PITTSBURGH — At cornerback Cameron Sutton Officially hit as a free agency last week, it opened up a void in the Pittsburgh Steelers locker room.
It began to widen into a gaping hole when Sutton agreed to a three-year, $33 million deal Detroit Lions on the first day of the statutory free agency manipulation period.
Not only would the Steelers be without one of their most cerebral, versatile defensemen, they also left the group without one of their most experienced and consistent voices in an otherwise young positional group.
However, this emptiness did not last long.
Hours after losing Sutton, the Steelers agreed on a replacement of sorts by adding Pro Bowler Patrick Petersen on a two-year contract. With a reputation for being an aggressive, elite corner, Peterson fills a physical void in the lineup, but beyond that, he immediately becomes the veteran voice in the room with almost double the NFL experience of the second-oldest corner. It’s a role Peterson, 32, enjoys.
“I’m the oldest of five, so it’s kind of been in my nature for as long as I can remember,” said Peterson, who has 12 years of NFL experience. Arthur Maulet, 29, is closest to the Steelers at seven. “No one needs to tell me, ‘We think you should help this guy.’ From what I’ve done so far in my career I feel like I have so much to pass on to the next generation why would I hold on I want to keep seeing guys play as long as they want to achieve the goals that they set themselves. So if there’s one nugget or piece of advice I can give them, I’m all for it.”
Once a 20-year-old first-round pick by the Arizona Cardinals In 2011, Peterson grew into an Elder Statesman during a 10-year stint in the locker room, mentoring players including other LSU products Tyrant Mathieu And Byron Murphy Jr.who recently signed with the Vikings to replace his former teammate.
“Pat Pete, he’s been my mentor since my rookie year,” Murphy told reporters from Minnesota after signing. “So this is like my big brother. … That’s my type.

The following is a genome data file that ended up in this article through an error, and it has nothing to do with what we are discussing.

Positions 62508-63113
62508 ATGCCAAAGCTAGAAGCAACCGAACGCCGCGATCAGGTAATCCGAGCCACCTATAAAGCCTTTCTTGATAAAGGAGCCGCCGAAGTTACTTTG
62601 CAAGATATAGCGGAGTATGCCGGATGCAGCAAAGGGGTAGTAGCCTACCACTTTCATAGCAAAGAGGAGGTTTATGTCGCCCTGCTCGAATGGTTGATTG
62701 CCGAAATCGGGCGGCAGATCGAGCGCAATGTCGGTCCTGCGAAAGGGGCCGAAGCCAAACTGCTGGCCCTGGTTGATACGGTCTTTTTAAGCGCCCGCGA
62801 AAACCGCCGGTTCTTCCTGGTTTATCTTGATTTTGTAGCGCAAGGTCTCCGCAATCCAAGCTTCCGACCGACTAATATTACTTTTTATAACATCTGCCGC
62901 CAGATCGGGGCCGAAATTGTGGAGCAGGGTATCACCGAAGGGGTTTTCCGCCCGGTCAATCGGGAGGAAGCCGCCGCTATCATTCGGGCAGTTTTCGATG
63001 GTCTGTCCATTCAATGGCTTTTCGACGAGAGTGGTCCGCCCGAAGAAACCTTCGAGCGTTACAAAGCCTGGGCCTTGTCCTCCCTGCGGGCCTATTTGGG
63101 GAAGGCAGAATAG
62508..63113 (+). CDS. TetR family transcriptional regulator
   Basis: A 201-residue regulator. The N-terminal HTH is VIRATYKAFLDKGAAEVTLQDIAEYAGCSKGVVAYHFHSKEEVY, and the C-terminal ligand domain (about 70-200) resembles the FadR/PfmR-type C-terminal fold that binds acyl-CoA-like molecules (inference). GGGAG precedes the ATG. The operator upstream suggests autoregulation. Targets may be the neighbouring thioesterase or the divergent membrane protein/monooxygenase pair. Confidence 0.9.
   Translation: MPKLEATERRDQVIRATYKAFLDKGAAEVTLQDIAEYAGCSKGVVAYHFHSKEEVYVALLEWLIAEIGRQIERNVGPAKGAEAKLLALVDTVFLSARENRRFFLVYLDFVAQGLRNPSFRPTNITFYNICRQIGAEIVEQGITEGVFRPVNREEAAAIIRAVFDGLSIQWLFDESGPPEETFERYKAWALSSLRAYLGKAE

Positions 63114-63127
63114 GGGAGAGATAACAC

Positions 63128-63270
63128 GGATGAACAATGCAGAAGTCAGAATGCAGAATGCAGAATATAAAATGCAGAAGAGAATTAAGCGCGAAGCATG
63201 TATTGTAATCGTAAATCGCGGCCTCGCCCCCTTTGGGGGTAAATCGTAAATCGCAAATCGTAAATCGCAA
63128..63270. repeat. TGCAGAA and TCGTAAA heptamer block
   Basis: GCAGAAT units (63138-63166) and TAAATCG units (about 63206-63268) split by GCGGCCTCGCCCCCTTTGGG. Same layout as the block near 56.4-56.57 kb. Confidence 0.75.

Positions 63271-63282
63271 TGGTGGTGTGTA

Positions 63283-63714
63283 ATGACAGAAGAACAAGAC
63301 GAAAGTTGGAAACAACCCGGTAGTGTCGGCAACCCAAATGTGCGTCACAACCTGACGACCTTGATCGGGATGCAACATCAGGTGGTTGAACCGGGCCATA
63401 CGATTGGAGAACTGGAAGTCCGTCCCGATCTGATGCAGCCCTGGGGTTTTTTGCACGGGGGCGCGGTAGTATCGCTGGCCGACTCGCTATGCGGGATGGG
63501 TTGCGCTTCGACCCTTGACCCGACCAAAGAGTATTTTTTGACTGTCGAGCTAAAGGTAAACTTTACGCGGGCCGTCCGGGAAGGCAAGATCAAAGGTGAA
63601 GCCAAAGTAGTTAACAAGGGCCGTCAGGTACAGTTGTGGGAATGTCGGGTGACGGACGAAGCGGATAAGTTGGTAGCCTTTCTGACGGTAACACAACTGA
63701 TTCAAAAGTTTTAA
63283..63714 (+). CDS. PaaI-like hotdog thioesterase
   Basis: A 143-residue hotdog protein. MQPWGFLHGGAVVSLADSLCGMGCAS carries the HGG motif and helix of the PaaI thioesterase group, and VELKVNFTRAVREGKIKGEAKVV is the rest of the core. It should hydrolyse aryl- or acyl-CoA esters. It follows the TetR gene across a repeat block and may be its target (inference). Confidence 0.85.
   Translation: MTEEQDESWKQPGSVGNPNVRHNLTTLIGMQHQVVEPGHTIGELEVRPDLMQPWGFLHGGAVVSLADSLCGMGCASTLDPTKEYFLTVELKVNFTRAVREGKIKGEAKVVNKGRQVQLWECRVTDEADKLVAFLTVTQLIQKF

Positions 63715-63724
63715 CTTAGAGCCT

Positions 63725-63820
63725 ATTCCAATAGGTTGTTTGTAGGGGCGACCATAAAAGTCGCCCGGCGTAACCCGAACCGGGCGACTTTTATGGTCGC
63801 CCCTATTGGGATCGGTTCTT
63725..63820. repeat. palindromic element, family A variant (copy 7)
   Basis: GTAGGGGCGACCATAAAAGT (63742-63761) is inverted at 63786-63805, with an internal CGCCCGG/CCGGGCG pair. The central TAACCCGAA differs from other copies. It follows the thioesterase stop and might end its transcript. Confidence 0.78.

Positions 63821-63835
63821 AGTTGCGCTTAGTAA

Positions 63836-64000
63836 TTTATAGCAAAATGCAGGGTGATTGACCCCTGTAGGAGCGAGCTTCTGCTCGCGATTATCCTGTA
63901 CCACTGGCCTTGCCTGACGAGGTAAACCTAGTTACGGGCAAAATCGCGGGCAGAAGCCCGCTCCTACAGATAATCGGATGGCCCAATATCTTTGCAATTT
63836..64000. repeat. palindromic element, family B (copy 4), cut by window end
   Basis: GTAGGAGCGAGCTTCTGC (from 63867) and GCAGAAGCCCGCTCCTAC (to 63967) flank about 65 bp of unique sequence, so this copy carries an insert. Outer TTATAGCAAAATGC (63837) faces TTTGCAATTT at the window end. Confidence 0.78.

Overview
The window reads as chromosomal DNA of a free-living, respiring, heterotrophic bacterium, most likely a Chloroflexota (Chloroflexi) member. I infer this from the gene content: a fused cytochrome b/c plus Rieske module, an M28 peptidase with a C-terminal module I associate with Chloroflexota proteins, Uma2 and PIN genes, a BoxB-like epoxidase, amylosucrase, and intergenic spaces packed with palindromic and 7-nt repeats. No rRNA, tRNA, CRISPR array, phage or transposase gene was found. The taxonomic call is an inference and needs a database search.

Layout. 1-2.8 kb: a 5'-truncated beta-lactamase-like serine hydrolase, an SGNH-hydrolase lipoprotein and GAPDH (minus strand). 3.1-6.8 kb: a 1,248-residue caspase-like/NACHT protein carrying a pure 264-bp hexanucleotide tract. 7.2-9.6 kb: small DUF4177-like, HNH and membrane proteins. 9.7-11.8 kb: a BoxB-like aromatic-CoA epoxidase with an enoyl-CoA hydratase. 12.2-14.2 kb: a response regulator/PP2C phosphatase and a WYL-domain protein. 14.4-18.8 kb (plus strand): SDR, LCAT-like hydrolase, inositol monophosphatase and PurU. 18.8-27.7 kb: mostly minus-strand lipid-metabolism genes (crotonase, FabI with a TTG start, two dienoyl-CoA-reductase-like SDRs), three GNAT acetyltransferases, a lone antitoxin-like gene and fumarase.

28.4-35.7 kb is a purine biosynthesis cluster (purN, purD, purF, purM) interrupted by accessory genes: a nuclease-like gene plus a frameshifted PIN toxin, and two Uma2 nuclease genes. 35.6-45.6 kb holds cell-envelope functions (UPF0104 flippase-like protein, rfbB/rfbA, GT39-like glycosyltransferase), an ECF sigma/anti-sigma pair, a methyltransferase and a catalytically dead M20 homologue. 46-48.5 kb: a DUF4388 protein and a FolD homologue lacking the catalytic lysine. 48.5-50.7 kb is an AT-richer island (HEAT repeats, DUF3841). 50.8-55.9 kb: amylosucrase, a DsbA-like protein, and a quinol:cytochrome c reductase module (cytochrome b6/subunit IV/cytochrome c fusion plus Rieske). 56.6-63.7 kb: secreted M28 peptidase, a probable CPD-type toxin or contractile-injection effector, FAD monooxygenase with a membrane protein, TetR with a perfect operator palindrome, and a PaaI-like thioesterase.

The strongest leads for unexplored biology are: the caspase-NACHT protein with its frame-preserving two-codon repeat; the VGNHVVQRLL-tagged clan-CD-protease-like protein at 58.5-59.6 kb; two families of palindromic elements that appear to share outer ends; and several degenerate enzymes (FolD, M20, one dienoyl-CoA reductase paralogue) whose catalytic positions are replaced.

“I would say he said from day one, ‘Are you ready to work?'” Murphy said. “I just said, ‘I’m ready to work.’ … He was there as an older brother, mentor, kind of coaching me through my ways, telling me to get better at it, even taking notes watching him do those things, just to the younger guys pass along.
Though the Steelers signed Peterson to a two-year contract, they could still expand the position in the NFL draft to further solidify the defenseman’s future. If the organization goes down this route, it could target Penn State products Joey Porter Jr. or Georgia’s Kelee Ringo.
Bryant McFadden, Peterson’s cousin and former Steeler cornerback, believes that having Peterson in the fold will be a huge benefit for any young corner the Steelers bring in.
“Where the Steelers are in the draft [No. 17]They can take a corner in the first round,” McFadden said. “…Whatever they do in the draft in terms of the additions they’re going to make in secondary is huge because whoever that young corner is , if it’s Joey Porter Jr. [you tell him]“Man, Joey, follow Pat P. Learn from Pat P. Soak up as much of him as you can. Watch the tape with him, talk to him outside the facility. select his brain … The coaches love this kind of leadership because it makes their work easier.”
McFadden, who hosts a podcast with Peterson, is nearly a decade older than his cousin, and Peterson has had the advantage of observing and following McFadden throughout his career.
When McFadden was drafted by the Steelers in the second round of the 2005 draft, he took his younger cousin to Florida for off-season training sessions with older Steelers.
Peterson was already the guy people were attracted to, McFadden said, but exposure to veterans like Ike Taylor and James Farrior taught him how to be a leader and help the next wave of players when it was his turn .
“He used to listen to our stories,” McFadden said. “He always listened to us when we talked. He was always listening to us talking about other people in other organizations where they weren’t doing things right. And as a little boy he was a very attentive type of professional, he kind of had the blueprint.”
As a player who has played six total seasons and won two Super Bowls with the Steelers, McFadden especially knows the value of having a veteran in the room. Before becoming one of those voices in his second stint with the Steelers, he learned from players like Taylor and Deshea Townsend. Although the Steelers still have some knowledge Levi Wallace and Maulet, Peterson’s 10-year stint in Arizona and his two-year stint in Minnesota — along with the experience of growing up with McFadden — will be of great benefit in replenishing and strengthening the position with younger players.
“Anytime you can add a future Hall of Famer to your team and a guy who’s still playing really good football, take that and run with it,” McFadden said. “Because what he can bring to the space is something most coaches with his experience can’t. Being on fire, knowing what it takes to get into the league as a young pup, dominating and being able to maintain that level of play throughout that career is what matters.
“A lot of organizations, when they get rid of some of the older vets, you have a young man learning from a young man. This is an accident waiting to happen.”